Breast cancer and effects of breast reconstruction

1 out of 10 Danish women gets breast cancer in their lifetime, and even more have their breasts removed at a young age as they are genetically disposed to breast cancer. The chance of surviving breast cancer is increasing. That means that even more women live with aftereffects from their breast cancer treatment. These include physical, mental and psychosocial aftereffects.

”The purpose of the study funded by the Vissing Foundation is to investigate the effects of breast reconstruction and to investigate long-term side effects, including the development of lymphoedema, movement of the arm and the connection between the type of breast cancer and subsequent reconstruction, the reconstruction method and the time of the reconstruction. Furthermore, we’ll investigate how women going through breast cancer and subsequent breast reconstruction are mentally impacted. What happens to their quality of life? And what about the fear that the cancer will come back and the risk of developing a depression – even many years after surgery?” says Cecilie Mullerup Laustsen-Kiel, Registrar, Department of Plastic Surgery and Burns Treatment, Rigshospitalet.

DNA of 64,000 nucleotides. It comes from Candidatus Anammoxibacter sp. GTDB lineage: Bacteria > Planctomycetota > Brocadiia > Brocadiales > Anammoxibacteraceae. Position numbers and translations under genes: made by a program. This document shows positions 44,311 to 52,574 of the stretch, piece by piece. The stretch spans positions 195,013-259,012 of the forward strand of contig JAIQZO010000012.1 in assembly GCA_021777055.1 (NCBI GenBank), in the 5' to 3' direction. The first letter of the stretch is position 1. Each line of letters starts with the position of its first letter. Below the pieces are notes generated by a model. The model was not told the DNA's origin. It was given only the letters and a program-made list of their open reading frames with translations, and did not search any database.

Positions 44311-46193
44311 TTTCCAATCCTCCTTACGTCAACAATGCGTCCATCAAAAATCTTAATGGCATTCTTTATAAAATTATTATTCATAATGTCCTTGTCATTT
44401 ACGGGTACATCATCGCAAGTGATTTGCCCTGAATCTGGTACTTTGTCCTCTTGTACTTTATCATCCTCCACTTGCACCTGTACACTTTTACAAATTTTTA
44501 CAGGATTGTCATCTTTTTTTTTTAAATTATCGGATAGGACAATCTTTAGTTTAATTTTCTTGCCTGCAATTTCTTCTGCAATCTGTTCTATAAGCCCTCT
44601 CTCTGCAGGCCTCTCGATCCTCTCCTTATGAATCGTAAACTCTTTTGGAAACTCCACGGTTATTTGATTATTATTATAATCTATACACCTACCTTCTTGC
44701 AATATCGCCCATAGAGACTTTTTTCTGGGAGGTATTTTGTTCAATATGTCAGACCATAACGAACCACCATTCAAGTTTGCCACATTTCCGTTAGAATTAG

The researchers observe the patients for 10 years after surgery.

”Obtaining more knowledge of the long-term side effects compared to the knowledge that is available today is important. An analysis of our data will improve the understanding of the process for patients getting breast reconstruction. In the future, this may contribute to optimising the breast reconstruction process with as few side effects as possible and with the highest possible physical and mental well-being for many years after the reconstruction for each person,” says Cecilie Mullerup Laustsen-Kiel.